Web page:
Libguides, aka research guides aka subject guides aka study guides aka topic guides aka pathfinders aka resource lists aka information portals, have a special place in my heart. Whenever I find a great one I always have one of those Hallelujah ah-ha moments. Then I bookmark!
Librarians have probably created libguides for every topic you can think of. The libguides mentioned in the above article are relevant to the current news cycle of nationalism vs populism and the shifting economic climate of globalization to protectionism. Librarians advocate for and uphold intellectual freedom, diversity and privacy. Libguides represent these values as they provide unbiased, valid sources of information on a specific topic and are a helpful tool in verifying information and combating fake news.
I have used HLWIKI a number of times throughout my MLIS program. I found the resource extremely useful in researching emerging technologies librarianship, competencies, social media and information technology, sources for health information and other topics. Highly recommend.
The 2011 Best Free Reference Websites. Quality websites on specific topics – fun to browse and see what’s out there. It was interesting to see WikiLeaks on the list but I’m not surprised at TED.
University of Alberta LIS Subject Guide
If you have not yet discovered the Library and Information Studies Subject Guide on the University of Alberta Libraries website, I encourage you to review this resource as there are a variety of useful goodies, such as lists of LIS Databases & Journals and in depth resources on specific LIS topics.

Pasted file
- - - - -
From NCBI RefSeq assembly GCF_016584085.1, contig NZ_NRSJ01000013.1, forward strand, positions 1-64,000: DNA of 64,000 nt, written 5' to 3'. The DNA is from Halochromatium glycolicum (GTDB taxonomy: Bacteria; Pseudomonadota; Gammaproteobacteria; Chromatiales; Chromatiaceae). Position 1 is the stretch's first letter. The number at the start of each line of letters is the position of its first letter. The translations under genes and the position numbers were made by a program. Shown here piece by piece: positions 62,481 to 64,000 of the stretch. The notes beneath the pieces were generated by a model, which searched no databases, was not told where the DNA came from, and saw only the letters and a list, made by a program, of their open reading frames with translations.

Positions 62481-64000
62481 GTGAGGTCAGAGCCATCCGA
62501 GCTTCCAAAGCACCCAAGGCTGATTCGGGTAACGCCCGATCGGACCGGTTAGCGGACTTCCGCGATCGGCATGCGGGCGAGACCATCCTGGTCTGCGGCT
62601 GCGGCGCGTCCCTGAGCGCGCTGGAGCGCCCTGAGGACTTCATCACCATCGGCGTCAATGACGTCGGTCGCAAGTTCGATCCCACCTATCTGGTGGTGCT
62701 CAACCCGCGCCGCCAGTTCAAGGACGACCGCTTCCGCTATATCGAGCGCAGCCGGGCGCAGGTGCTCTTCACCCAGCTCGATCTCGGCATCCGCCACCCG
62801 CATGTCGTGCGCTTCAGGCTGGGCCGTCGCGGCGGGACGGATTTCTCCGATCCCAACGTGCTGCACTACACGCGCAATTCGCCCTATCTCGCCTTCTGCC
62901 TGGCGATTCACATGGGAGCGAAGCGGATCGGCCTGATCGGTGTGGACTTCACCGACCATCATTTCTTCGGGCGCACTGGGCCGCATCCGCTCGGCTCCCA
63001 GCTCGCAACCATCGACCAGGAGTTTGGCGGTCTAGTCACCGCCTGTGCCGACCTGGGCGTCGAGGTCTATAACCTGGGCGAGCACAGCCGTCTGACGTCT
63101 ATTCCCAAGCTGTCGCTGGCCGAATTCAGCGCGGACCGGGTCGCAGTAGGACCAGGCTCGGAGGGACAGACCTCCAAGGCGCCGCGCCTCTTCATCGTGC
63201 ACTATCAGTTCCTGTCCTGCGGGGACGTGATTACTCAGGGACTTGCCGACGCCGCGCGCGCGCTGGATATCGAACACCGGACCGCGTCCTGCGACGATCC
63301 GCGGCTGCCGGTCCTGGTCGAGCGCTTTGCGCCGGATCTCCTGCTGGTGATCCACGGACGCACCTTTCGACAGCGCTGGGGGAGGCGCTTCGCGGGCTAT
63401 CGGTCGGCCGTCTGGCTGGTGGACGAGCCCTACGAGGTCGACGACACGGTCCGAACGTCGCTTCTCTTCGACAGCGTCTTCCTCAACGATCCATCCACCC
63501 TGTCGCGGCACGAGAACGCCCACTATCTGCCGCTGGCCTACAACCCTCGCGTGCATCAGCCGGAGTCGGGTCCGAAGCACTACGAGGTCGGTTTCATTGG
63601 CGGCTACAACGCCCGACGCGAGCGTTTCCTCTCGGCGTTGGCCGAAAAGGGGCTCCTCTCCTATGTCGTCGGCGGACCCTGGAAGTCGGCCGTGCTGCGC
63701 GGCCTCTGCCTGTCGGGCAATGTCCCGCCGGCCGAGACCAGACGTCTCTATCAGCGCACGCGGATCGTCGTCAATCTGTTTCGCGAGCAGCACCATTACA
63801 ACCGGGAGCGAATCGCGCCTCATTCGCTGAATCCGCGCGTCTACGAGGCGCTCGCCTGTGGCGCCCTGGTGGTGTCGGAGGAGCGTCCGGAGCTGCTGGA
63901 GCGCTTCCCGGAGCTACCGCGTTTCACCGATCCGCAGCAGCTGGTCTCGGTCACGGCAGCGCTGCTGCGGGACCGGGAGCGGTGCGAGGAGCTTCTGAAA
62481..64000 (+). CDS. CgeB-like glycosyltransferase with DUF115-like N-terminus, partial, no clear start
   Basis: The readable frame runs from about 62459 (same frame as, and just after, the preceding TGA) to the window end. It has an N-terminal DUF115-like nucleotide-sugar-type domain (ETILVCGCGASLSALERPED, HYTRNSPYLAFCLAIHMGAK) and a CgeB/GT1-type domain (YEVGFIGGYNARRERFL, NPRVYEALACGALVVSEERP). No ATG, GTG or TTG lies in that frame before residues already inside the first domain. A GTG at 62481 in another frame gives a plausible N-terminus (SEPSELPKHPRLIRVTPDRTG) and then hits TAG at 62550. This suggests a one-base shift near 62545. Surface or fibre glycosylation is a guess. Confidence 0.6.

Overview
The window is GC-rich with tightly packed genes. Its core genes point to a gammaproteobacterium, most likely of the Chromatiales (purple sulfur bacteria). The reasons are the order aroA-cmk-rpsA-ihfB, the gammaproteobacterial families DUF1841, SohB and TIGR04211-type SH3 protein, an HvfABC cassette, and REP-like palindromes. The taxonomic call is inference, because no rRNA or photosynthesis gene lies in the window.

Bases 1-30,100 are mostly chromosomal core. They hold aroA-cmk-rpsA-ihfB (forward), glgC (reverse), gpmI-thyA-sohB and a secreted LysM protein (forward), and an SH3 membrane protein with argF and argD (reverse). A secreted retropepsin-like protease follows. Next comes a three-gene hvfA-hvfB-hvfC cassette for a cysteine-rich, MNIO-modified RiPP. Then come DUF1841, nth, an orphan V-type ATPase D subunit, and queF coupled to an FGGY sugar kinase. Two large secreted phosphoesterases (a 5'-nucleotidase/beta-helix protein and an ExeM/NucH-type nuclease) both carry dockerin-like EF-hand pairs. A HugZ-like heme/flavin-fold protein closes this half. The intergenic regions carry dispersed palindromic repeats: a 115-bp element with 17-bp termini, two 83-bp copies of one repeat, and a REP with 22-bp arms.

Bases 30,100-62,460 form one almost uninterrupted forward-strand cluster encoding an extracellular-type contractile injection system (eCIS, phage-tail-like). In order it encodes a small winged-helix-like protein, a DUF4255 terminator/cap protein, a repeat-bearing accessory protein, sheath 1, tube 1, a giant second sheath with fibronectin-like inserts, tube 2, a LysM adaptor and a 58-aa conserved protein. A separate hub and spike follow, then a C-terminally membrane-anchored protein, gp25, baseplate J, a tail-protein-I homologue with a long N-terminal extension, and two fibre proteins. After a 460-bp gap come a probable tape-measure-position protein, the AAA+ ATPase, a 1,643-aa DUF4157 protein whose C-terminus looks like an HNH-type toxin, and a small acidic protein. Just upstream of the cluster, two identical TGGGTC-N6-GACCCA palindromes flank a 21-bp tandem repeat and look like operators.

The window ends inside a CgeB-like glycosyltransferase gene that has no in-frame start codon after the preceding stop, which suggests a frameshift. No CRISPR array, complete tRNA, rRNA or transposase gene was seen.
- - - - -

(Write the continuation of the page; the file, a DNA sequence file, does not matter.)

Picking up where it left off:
Web of Science (see series of images below)
Not yet heard of citation mapping? Well this is a tool that can help you find related research articles by mapping references (citations) of other researchers who have cited the article. A popular arts and humanities, science and social sciences citation mapping database is called Web of Science.
Enter your search terms on the search page and press enter. Click on the link for an article of interest to you. Then click on the “Citation Map” link (note not all articles will have a citation mapping link). Choose which direction to map and click on “CREATE MAP” at the bottom right of the screen. Then have fun exploring that citation map!!! There are some other features to Web of Science and I have only described here one of its most powerful tools.